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United extends Premier status for those affected by Tel Aviv cuts


United Airlines is extending Premier elite status for a few select flyers.

The Chicago-based carrier announced on Tuesday that it would extend existing Premier status for travelers who’ve been affected by the airline’s suspension of flights to Tel Aviv, Israel, an airline spokesperson told TPG.

The extended status will match your existing tier and will be valid through Jan. 31, 2025 — with no additional flying required. Furthermore, if you are a Premier Platinum or Premier 1K member, you’ll also receive a deposit of 40 or 320 PlusPoints, respectively, once the status extension is processed by the system in January.

Emails to affected members are being sent on Tuesday, so if you’re a frequent flyer to Tel Aviv or one based in Israel, be on the lookout for a message from United.

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United shared that the criteria that it’s using to determine who is eligible for a status extension include those based in Israel, as well as travelers who frequent one of the carrier’s four routes between the U.S. and Israel.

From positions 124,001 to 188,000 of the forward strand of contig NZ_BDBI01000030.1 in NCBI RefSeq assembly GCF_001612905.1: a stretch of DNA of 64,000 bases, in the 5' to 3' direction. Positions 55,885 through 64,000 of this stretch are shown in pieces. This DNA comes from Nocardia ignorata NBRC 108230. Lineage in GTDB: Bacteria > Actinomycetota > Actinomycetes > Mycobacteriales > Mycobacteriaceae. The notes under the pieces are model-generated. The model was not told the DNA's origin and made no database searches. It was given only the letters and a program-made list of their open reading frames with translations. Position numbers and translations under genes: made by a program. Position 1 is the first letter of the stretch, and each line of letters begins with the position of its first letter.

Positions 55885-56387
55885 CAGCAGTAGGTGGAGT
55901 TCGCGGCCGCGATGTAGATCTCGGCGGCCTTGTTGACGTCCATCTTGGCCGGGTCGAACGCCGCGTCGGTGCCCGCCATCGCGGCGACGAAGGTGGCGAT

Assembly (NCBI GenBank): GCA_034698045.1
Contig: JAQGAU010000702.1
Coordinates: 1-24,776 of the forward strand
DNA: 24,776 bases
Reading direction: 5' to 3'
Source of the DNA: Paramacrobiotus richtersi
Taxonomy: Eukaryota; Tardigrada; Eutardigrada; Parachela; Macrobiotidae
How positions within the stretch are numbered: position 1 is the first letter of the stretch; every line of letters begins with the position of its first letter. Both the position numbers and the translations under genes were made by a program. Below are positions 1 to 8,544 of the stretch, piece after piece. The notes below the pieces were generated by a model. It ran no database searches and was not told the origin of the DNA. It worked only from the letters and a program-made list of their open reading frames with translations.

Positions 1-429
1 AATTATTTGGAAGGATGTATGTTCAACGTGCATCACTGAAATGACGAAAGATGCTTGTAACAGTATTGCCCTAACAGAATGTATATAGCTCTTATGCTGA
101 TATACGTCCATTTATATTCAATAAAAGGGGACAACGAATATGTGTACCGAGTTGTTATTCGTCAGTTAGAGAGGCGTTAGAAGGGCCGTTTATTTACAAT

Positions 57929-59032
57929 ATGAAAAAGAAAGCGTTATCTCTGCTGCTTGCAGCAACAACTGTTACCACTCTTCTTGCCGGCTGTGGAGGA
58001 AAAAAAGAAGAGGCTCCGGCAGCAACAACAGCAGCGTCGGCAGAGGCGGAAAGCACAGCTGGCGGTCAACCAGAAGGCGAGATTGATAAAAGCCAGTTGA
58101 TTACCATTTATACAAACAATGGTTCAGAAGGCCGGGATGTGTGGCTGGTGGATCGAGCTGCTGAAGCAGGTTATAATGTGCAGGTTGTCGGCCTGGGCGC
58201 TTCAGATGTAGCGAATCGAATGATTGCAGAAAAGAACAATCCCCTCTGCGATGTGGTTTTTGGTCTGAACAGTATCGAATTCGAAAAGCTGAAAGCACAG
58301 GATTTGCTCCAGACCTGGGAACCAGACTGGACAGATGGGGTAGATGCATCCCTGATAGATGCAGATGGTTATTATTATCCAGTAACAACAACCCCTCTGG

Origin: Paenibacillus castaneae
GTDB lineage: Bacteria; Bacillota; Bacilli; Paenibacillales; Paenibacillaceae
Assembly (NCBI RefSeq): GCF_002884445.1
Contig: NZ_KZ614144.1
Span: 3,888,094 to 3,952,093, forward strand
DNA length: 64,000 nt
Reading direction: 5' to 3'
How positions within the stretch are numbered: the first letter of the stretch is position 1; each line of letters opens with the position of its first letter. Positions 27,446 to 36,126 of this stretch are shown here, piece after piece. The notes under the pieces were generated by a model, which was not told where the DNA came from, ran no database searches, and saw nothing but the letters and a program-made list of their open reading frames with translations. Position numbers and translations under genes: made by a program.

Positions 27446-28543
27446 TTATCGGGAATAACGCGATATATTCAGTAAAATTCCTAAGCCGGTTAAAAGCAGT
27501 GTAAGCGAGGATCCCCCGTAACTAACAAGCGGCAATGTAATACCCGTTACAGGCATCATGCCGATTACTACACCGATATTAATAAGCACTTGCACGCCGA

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United is the largest of the U.S. airlines serving Tel Aviv’s Ben Gurion International Airport (TLV), and before the Israel-Hamas war broke out, it served the city from Chicago, Newark, San Francisco and Washington. It offered up to four daily flights between the U.S. and Israel, Cirium schedules show, making United the second-largest carrier in the market behind Israeli flag carrier El Al.


El Al is the only airline currently flying between the U.S. and Israel, after American, Delta and United indefinitely suspended their flights in October following the attack on Israel. While El Al continues to operate flights to the U.S., there’s no telling yet when the U.S. airlines might return to the market. (United says that it will return to Tel Aviv “when conditions allow our [flights] to resume.”)

Given United’s strength in the market, it seemingly makes sense for the carrier to extend elite status. The airline has plenty of Israel-based Premiers who prefer to fly with the airline over its competitors, and the status extension should help United buy some goodwill even if its jets won’t be operating to Tel Aviv in the coming days and weeks.

It remains to be seen if American Airlines or Delta Air Lines will match United’s move, but if either airline is going to make a move, I’d expect Delta will be first.

That’s because Delta is the second-largest U.S. airline in Tel Aviv, operating three routes to the city from Atlanta, Boston and New York. American, on the other hand, just operates one daily flight between New York and Tel Aviv.

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